new neighbor: the shaggy mane mushroom

I’VE BEEN TAKING WALKS lately, relishing the extended fall I know can’t last, enjoying the press of sole to soil before it gets slippery out there—before it’s winter. A handsome stand of mushrooms has been catching my eye the last few weeks, and you know me: always curious. What are they? Turns out they are one of the most recognizable species of all: the shaggy mane, Coprinus comatus, one of the so-called inky caps. It’s the mushroom that just taught me a new word:

deliquesce [pronounced deliˈkwes]: to become liquid, during decomposition, or by absorbing moisture from the air.

See the lique in there, like liquor, or liquid? (See the lique in the photos above, and below, all drippy from the decomposing caps? The inky black lique?) It’s a form of self-digestion, this autodeliquescence of their gills—and in doing so they release their spores.

Professor and mycologist Tom Volk of the University of Wisconsin-La Crosse wrote this piece about shaggy manes, and their relative ease of identification, and both Volk and the MykoWeb site, in its cookbook section, say the “ink” was used as just that in George Washington’s day, among other fun fact and lore.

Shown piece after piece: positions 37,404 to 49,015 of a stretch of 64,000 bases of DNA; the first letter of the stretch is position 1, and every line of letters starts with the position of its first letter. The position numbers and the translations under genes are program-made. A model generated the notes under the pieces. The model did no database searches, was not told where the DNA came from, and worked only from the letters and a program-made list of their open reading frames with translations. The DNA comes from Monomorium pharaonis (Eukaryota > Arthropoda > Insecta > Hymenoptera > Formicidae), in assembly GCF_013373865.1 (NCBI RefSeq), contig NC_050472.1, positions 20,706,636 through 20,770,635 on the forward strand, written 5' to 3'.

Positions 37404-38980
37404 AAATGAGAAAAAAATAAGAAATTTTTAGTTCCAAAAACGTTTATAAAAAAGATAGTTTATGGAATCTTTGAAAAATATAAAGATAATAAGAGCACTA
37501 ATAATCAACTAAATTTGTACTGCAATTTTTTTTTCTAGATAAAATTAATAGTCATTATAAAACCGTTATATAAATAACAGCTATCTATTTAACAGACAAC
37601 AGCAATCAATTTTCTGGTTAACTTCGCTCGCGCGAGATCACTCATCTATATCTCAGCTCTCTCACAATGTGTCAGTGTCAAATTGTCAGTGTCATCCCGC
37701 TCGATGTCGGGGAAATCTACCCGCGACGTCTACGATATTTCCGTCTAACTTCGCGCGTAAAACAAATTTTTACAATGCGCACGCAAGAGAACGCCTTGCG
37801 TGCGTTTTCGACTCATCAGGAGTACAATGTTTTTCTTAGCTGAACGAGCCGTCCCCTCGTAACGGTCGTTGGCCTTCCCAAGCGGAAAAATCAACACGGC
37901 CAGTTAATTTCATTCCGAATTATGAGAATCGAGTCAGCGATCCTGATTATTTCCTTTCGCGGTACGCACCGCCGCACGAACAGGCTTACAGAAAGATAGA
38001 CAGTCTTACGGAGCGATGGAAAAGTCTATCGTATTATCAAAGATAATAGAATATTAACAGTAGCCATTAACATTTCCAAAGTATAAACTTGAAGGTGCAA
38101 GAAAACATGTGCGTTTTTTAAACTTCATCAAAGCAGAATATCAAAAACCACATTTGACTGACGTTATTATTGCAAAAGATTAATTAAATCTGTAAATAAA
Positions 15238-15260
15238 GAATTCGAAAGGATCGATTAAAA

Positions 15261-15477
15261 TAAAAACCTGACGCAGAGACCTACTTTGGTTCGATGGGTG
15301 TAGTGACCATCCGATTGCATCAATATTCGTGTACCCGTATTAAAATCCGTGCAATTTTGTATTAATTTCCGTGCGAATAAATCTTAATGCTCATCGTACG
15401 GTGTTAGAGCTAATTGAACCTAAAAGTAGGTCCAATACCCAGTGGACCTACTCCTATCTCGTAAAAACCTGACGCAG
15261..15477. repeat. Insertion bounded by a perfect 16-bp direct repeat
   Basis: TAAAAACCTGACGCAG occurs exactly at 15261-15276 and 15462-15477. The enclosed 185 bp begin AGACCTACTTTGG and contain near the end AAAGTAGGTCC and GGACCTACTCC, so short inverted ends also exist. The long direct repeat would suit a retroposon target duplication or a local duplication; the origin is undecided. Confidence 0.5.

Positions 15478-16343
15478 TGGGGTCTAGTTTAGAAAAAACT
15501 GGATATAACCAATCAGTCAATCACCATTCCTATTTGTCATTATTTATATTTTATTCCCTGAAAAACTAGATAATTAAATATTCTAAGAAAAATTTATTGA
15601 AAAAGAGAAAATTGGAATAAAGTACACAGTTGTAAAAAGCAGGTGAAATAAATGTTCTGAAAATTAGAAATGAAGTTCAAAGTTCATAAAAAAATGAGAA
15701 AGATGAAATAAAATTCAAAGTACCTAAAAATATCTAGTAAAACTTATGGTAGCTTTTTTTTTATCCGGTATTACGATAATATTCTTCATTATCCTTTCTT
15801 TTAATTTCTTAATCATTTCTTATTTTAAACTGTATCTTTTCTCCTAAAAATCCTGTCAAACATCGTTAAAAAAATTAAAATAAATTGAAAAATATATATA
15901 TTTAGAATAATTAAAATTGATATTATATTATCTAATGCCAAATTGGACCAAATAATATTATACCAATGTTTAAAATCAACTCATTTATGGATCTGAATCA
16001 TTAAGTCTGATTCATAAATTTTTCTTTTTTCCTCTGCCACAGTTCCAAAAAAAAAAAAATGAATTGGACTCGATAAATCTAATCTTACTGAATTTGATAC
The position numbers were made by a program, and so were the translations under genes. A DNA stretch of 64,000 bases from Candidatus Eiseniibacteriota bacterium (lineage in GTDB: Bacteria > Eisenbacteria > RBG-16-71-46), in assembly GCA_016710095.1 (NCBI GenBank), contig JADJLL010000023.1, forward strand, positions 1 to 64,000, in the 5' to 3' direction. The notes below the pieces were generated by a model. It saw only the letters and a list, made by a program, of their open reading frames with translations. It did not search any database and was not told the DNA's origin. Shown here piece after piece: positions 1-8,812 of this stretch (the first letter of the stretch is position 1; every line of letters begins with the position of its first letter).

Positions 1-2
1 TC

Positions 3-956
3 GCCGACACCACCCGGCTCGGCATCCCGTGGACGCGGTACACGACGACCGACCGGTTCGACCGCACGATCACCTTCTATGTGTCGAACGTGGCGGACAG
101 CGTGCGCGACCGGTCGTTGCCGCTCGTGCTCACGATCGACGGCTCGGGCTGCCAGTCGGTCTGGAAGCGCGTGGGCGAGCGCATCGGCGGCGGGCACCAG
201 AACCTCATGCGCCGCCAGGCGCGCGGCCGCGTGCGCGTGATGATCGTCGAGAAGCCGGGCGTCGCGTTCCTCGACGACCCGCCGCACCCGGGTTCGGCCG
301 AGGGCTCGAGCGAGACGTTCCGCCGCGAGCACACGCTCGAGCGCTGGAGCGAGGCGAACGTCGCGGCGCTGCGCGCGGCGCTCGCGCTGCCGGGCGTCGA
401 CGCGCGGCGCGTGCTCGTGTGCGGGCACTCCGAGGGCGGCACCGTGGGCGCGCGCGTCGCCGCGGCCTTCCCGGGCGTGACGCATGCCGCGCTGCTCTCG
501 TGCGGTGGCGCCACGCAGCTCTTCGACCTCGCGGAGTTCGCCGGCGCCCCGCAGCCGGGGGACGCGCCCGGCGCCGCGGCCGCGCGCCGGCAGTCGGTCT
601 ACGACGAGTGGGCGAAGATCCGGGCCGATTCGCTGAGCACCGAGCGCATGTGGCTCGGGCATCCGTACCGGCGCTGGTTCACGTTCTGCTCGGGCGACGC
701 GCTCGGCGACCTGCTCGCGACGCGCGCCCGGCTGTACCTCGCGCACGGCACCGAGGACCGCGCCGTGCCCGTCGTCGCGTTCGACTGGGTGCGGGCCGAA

Yes, the shaggy mane is edible, but since I am no mycologist, I don’t pick wild mushrooms for eating. For me, the thrill of the hunt is in the learning captured instead. You know, like with the Amanita fairy ring of late?

  1. narf7 says:

    Another wonderful and informative post about the shrooms of the world. I loved autumn and wandering around Serendipity Farm hunting for various members of the shroom family. Its amazing how many kinds there can be in any given place and how important the entire family is to the breaking down of organic matter. Without fungi we gardeners would have to give up our efforts. One day I am going to study mushrooms…might even do it at university. They really do deserve our interest and consideration :)

  2. Janeen says:

    Hi Margaret,

    I’m here in Somerset County in New Jersey where we were hit pretty hard by Sandy (too nice a name don’t you think)… Anyway I’ve noticed that a lot of evergreens, particularly spruce varieties, have been pulled right out of the ground and are all lying on their sides as if they’re all taking a well deserved nap. I thought I’d pick your brain as to what emergency care you think I could apply to our beloved downed spruce? My husband was able to upright and brace it using nearby trees as support. We were thinking that we should probably do something to protect its roots. Any suggestions would be immensely helpful. Thanks